What is a Solvency Cone

A solvency cone is a mathematical model that considers the estimated impact of transaction costs when trading financial assets.


A solvency cone represents a range of portfolios that can be traded at a specific time frame after taking bid and ask prices into account.

The spread between the bid and ask prices essentially measures the the difference between the highest price that a buyer is willing to pay for an asset and the lowest price that a seller is willing to accept. This spread represents an important part of overall transaction costs.

Of note, the spread tends to be wider during periods of market volatility. Moreover, it tends to widen among assets and asset classes that trade less frequently.

Financial transaction costs tend to come down over time. Perhaps you’ve noticed that online brokerage accounts tend to out-duel each other on fees every few years. As a result, the less than $10 a trade these brokerages offered more than a decade ago is now typically less than $5 a trade.

However, transaction costs still must be accounted for, especially in particular aspects of trading. Short-term and high-frequency trading strategies that swap positions on an intraday or intraweek basis sometimes incur transaction costs that overwhelm the profit potential. Even longer-term, or so-called position trading strategies incur significant costs that can’t be ignored.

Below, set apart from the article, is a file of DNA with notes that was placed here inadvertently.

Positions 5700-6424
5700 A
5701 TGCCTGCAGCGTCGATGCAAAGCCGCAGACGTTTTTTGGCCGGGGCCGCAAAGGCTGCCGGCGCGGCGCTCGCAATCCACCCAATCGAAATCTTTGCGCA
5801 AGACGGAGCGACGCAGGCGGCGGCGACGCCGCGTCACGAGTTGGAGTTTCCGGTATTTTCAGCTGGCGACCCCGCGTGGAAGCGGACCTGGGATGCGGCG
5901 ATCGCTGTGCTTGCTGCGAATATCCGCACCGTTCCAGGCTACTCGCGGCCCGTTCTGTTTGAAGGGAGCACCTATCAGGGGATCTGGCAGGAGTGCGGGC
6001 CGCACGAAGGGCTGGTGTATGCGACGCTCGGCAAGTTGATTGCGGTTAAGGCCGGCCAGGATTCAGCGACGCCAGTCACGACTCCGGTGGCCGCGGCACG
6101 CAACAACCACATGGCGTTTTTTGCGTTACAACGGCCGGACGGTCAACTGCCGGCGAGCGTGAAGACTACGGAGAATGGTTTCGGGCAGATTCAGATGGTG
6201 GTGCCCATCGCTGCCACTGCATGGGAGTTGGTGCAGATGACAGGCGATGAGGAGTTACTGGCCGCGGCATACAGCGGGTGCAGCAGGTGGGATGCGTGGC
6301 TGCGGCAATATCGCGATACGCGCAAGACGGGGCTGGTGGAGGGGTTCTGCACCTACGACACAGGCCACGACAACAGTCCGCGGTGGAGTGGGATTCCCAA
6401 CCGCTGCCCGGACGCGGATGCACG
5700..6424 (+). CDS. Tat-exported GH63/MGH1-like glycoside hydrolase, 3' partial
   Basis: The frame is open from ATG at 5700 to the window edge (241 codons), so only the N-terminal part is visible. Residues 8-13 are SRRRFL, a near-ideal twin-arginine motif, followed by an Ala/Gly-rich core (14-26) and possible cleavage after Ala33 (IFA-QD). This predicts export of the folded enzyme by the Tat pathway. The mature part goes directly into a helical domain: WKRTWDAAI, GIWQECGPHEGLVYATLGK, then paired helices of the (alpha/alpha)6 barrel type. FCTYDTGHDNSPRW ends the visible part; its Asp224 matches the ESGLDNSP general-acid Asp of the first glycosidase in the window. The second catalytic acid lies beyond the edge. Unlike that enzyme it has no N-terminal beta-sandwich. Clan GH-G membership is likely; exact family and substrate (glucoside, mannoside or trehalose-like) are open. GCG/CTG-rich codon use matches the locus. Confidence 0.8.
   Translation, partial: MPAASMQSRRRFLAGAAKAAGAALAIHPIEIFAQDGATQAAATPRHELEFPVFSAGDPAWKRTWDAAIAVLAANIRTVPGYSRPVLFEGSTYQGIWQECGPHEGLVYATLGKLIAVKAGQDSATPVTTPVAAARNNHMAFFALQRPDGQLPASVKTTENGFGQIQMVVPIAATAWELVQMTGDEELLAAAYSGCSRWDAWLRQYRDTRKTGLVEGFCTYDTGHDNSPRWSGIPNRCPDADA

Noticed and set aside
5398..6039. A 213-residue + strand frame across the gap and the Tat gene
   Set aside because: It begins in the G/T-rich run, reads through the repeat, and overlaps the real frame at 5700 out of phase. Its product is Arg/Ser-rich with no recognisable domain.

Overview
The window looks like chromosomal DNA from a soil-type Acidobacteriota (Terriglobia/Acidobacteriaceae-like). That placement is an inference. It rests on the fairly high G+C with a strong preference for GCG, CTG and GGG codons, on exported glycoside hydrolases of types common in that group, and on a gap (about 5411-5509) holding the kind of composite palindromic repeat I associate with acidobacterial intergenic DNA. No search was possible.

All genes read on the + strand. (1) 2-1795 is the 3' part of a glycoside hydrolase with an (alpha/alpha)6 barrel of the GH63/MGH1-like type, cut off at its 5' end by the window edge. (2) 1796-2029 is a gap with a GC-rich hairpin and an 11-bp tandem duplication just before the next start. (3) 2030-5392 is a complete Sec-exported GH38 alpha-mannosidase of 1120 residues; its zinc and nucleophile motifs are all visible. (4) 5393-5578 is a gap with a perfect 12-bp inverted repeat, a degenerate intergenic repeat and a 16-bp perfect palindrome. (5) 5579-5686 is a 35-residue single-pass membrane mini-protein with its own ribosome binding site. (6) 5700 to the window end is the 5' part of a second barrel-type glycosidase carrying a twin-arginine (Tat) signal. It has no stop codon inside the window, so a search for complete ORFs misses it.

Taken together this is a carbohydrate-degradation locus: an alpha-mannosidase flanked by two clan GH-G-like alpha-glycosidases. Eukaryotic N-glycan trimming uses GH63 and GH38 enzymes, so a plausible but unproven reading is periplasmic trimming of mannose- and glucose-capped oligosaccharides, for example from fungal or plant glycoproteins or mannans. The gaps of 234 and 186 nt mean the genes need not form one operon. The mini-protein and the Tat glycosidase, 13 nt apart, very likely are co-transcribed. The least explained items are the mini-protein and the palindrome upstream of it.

The solvency cone helps to estimate these costs.

Other Uses For the Solvency Cone

Part of the problem with classic financial models is that many don’t take transaction costs into account. This makes these models difficult to replicate in the real world, since costs are such a meaningful factor when making trading decisions.

The solvency fixes this problem. It lets mathematicians apply an estimate of real-world transaction costs when utilizing mathematical and financial theory. For this reason, the solvency cone has applications in the foreign exchange, currency and options markets, in addition to just bonds and stocks.

Another area where the solvency cone comes into play is so-called portfolio replication, or trying to match the trading style, or specific market moves, of an expert trader.

It seems worthwhile to try and match what proven experts do in the markets. However, even with perfect information in near-real time, it’s almost impossible to match their precise performance. The reason is trading costs; the initial trades put on by the expert likely were made at more favorable bid-ask spreads. So even trading them in near-real-time won’t result in the same performance.

The solvency cone helps to make better performance assumptions for these replicated portfolios.